When there are indications that a pile won’t work as intended, you can redesign the foundations a bit and put in more piles. Rebuilding a faulty pile usually isn’t an option. Pilings are usually overengineered to be on the safe side.

Columns are built above ground, so a gravel nest can be noticed and repaired. Or you tear down the column and pour a new one.
Of course, instead of properly repairing a gravel nest you can just do some cosmetic patching. And if it’s an element that later vanishes under rendering or cladding or whatever…

Concrete is a composite material made from cement, sand and gravel. The Romans called it liquid stone, and that’s just what it is and that’s why it is so practical in construction.
The cement is the glue that keeps everything together, the so-called matrix. The gravel (ideally pebbles) supplies the compression resistance. You want to end up with something as uniform and monolithic as possible, so the gaps between the larger pebbles are filled with smaller pebbles and so on all the way down to sand. The very little gaps that remain are filled with cement.

A gravel nest is basically a hole where there isn’t one supposed to be.
Usually a section where the gaps between the large pebbles are not filled by anything but air.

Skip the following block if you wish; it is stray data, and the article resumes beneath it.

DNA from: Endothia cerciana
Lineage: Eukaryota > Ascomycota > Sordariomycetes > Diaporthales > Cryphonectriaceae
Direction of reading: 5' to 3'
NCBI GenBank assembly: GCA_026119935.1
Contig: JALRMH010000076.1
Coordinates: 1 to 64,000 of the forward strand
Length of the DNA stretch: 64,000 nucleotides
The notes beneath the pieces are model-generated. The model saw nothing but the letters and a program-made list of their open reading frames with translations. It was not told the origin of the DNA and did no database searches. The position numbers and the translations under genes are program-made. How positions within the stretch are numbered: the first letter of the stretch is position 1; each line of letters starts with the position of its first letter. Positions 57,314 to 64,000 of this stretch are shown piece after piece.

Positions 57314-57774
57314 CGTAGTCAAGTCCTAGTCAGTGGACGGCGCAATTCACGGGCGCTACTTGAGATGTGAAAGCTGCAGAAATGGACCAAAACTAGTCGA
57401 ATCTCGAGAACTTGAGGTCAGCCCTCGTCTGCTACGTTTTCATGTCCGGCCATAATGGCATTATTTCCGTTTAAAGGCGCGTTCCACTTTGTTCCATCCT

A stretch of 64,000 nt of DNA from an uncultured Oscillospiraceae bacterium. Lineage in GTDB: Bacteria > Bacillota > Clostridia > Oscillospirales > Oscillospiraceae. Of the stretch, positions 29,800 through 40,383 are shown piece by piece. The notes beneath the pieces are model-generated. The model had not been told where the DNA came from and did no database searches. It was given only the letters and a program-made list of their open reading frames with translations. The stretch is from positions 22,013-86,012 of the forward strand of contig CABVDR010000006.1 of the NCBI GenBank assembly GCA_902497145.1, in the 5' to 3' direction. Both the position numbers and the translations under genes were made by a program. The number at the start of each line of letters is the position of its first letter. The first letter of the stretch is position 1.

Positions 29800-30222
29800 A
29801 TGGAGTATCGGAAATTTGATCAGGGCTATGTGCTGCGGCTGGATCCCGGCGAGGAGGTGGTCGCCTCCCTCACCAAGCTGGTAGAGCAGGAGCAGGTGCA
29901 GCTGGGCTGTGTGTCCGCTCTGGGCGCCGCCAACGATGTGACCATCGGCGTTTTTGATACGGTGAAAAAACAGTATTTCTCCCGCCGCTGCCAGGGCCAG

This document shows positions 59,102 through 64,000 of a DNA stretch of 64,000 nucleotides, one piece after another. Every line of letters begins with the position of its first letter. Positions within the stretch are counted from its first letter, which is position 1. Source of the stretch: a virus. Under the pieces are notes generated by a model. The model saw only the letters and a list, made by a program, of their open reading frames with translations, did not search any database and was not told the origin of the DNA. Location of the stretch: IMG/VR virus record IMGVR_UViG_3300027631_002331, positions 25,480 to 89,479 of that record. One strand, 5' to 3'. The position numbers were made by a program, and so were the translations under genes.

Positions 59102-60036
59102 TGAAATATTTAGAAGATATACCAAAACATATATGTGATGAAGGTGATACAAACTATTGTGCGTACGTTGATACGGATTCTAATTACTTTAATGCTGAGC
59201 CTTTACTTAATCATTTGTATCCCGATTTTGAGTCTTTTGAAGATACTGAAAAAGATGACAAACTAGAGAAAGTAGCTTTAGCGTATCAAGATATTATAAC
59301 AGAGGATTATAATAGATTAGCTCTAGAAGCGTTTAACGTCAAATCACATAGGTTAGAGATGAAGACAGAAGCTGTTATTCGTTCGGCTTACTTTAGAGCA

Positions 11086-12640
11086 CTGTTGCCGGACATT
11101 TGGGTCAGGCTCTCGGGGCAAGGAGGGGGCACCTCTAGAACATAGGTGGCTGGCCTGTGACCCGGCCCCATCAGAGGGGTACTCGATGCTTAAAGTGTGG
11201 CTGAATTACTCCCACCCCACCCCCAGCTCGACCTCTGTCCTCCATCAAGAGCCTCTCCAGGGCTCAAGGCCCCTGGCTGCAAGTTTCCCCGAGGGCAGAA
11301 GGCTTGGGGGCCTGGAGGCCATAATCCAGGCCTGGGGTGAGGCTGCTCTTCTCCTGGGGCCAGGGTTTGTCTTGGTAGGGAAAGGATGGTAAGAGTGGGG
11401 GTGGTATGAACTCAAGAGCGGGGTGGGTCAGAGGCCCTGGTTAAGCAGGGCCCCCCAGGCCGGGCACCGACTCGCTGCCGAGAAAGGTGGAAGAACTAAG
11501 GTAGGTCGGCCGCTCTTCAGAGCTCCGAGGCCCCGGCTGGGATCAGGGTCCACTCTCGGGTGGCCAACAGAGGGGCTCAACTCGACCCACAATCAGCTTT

In a reinforced pile or column this means that the compressive force which should be borne by the concrete ends up in the vertical rebar which is not designed to do that.
Design: big hunk of concrete that does what it does best, taking a load of compressive force.
Reality: a handful of vertical steel pins, each maybe an inch or so in diameter, without any lateral support, having to perform a function they were never intended to.
You see the problem.
As steel can deal with compressive force just as well as tensile force, this point of failure won’t fail right away but much, much later. Either when the load piled up gets too heavy, or when the steel has rusted away somewhat, or both - or never, when you’re lucky.

It is also possible that some of the pilings failed because something happened with the ground they’re in.
I’ve seen it with a building that had been standing for 90+ years when it suddenly developed massive cracks within hours. You could literally see the cracks forming.
The experts later agreed that there probably had been a patch of clay somewhere under the foundations, and some sort of void somewhere under that. Not uncommon in this particular area, which is also a bit hilly. A couple of months before the cracks formed, a water main broke uphill. The water probably seeped downhill, liquefied the clay, and the clay poured into the void.


I didn’t mean to suggest in my original post (way back now!) that this incident was caused by the flat roof. But I meant to say that, down here where there’s so much heavy rain, flat roofs lead to leaks which lead to structural problems. (Not to mention another big health and safety issue, mold.)

Yet these buildings are still the most common commercial structures, because they’re cheaper to build in terms of design and materials.